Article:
2 months ago

Solution 1

Guest Guest #2181
2 months ago

Kepler's third law allows finding the answers for the orbital speed of the planets are:

  • The speed decreases as we move away from the Sun, the values ​​are in the third column of the table.
  • The fastest planet is Mercury and the slowest planet is Pluto.

Kepler measured and analyzed the astronomical data of him and his tutor Brake, finding mathematical relationships that describe the movement of the planet, they are called Kepler's laws

      1. The orbits are ellipses

      2. A vector from the sun to the planet travels equal areas in equal times

      3. A relationship between the period and the semi-major axis of the orbit.

Kepler's third law is an application of Newton's second law to the motion of the planets around the sun.

Newton's second law establishes a relationship between force and the product of mass and acceleration of the object; in this case the force is the gravitational attractive force

           F = m a

           F = G \frac{M m}{r^2}

Wher M y m are sum and planet mass, r is the distance ang G constnate universal gravitation

They indicate that we consider the orbits as circular, in this case the acceleration is centripetal

           a = \frac{v^2}{r}

Let's substitute

         G \frac{M m}{r^2} = m \frac{ v^2}{r}    

         v = \sqrt{ \frac{GM }{r} }              (1)

The modulus of velocity (speed) is constant so we can use the uniform motion ratio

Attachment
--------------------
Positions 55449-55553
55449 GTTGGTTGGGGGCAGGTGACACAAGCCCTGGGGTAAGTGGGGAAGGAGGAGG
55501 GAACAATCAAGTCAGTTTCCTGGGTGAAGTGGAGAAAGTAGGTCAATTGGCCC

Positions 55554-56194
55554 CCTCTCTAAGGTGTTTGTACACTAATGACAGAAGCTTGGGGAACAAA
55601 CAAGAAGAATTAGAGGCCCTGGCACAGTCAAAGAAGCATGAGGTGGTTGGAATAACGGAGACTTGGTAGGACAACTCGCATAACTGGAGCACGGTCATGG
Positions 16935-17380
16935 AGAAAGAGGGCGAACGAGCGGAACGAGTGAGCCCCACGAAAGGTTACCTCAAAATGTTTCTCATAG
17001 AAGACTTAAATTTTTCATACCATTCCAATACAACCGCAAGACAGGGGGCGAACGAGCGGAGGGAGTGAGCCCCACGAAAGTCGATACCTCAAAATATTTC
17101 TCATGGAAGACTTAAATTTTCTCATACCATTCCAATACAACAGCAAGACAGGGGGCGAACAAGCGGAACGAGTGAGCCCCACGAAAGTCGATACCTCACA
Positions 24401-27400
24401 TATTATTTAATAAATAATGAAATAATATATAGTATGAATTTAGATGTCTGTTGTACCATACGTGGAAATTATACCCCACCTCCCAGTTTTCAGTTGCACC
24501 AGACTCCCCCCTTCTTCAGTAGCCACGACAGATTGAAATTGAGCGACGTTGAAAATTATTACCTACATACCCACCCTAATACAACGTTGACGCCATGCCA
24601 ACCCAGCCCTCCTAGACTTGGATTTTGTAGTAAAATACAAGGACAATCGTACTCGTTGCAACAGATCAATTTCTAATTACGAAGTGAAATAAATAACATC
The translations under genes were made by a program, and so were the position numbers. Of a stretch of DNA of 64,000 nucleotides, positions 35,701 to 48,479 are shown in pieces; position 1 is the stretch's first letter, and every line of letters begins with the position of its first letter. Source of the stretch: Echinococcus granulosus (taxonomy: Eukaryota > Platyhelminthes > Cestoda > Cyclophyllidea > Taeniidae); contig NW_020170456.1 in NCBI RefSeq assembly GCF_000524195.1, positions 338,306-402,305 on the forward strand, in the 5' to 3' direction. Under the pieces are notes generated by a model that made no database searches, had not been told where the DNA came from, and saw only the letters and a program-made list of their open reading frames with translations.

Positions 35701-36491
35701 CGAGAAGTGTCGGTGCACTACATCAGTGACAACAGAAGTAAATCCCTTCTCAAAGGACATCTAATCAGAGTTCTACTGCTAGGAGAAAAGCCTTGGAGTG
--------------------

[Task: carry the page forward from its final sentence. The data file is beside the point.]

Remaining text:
v = \frac{\Delta x}{t}

For a complete orbit, the distance traveled is the length of the circle and the time is called the period.

           Δx = 2π r

we substitute

            \frac{G M}{r} = \frac{4 \pi^2 r^2 }{T^2}

            T² = ( \frac{4\pi ^2 }{GM}) r³

They ask to calculate the orbital velocity we can use the relation 1

           v = \frac{\sqrt{GM }}{ \sqrt{r} }

           

Let's find the value of the constant

           \sqrt{GM} = \sqrt{6.67 \ 10^{-11} \ 1.991 \ 10^{30}}

           \sqrt{GM} = 1.15 \ 10^{10}

In the table we have the tabulated values ​​for the radii of the orbits of the planets

planet      radius orbit (m)    velocity (m/s)

Mercury       5.79 10¹⁰              4.779 10⁴

Venus          1.08 10¹¹               3.499 10⁴

Land            1,496 10¹¹             2,973 10⁴

Mars            2.28 10¹¹              2.408 10⁴

Jupiter        7.78 10¹¹               1.304 10⁴

Saturn         1.43 10¹²                9.62 10³

Uranus        2.87 10¹²               6.79 10³